“We wanted to build a community. A place you join as an individual, ‘me’, but where you become part of a greater ‘we’,” reads WeWork’s mission statement, which also emphasises the importance of ‘personal fulfillment’ and ‘community’. Enhanced by the vision and charisma of WeWork’s CEO, strong branding played a huge part in WeWork’s initial success, in spite of the arguably superficial nature of its offering. “Mr. Neumann would talk eloquently about creating the first ‘physical social network,’ a place where members could talk about jobs, family, love,” a New York Times reporter wrote. And even though one former WeWork editorial director now argues this is no different to ‘regular life’, Neumann skillfully presented his idea in a way that ‘sounded revolutionary’.
Even in retrospect, there’s no denying the strength of Neumann’s branding. However, no brand is bigger than its foundations, and many critics question whether a business can be sustainable without owning its real estate.
WeWork’s business model has laden it with long-term fixed expenses in premium office leases, while relying entirely on rent payments from its short-term clients. Members can also leave whenever they please, which means there’s no guarantee that the company will have the funding needed to pay its debts. Forbes contributor George Schultze deems this particularly risky considering the volatile nature of the economy, where the risk of a recession could cause more start-ups to decrease or fail, resulting in fewer potential WeWork clients. As such, he compares WeWork to ‘an insolvent bank with long term assets but short-term funding’.
Though branding is undoubtedly important, your main priority should be ensuring you have a viable business that’s set to make a profit. Be certain that all your numbers add up, and that you have a feasible plan for growth and prosperity, then focus on your branding.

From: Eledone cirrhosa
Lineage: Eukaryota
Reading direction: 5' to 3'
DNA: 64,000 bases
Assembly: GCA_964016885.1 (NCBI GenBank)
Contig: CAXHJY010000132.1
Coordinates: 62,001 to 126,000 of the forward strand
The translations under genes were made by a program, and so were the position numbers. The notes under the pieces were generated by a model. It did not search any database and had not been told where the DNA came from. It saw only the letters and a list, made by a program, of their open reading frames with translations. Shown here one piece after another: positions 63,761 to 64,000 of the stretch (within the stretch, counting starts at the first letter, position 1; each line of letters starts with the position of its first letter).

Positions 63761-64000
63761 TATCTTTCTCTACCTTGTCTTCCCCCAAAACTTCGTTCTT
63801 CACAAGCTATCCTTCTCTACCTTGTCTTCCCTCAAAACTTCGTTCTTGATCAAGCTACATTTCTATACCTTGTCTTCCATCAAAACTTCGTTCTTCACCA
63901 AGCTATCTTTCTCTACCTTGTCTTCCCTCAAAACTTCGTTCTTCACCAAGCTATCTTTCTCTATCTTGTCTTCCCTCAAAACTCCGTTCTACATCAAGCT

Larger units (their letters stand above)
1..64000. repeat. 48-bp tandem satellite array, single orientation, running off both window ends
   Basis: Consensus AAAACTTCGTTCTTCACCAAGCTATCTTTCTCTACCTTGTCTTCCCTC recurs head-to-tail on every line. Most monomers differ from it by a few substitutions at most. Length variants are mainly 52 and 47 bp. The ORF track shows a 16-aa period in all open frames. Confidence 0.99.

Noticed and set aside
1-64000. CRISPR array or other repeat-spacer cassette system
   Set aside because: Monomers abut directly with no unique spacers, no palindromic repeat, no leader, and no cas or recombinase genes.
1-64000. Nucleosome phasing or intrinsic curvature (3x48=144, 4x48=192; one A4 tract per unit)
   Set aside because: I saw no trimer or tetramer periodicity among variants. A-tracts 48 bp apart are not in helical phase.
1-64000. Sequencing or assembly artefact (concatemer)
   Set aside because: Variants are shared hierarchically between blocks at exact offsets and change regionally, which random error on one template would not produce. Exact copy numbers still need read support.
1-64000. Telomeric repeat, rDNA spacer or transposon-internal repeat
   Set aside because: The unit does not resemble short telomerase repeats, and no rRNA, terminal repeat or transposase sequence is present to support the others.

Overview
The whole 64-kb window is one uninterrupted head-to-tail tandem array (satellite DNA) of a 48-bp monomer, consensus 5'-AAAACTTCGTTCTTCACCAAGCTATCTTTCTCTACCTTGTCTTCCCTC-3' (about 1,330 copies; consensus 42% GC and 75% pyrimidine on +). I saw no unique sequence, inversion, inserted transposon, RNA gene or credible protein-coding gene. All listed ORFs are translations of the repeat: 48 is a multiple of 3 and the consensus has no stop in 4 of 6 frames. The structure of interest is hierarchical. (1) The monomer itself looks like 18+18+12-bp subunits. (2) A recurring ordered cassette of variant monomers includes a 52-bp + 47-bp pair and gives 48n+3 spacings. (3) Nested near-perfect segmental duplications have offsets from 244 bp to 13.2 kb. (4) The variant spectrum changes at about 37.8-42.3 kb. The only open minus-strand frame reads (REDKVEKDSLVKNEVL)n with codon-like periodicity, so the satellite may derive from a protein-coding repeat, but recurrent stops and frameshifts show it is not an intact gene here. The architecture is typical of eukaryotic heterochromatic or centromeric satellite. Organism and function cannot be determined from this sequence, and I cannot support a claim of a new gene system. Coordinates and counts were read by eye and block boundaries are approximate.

3. Scale up at the right time
Growth is vital to all businesses, but WeWork demonstrated that expanding at the wrong time can be hugely damaging. Large investments made early on meant that the company had access to all the capital they needed to buy additional space, going from just nine offices in 2013 to 111 in 2016. Growth was even more rapid after Neumann met Masayoshi Son, the head of a Japanese conglomerate called SoftBank in 2017. Son’s firm had previously invested in brands like Uber and Brightstar and eventually invested $10.7bn in WeWork, reportedly telling Neumann that he wasn’t being ‘crazy enough’, convincing Neumann to continue expanding to over 830 locations. In early 2019, WeWork was rebranded as The We Company, housing additional initiatives including a co-living division called WeLive and a school for children called WeGrow.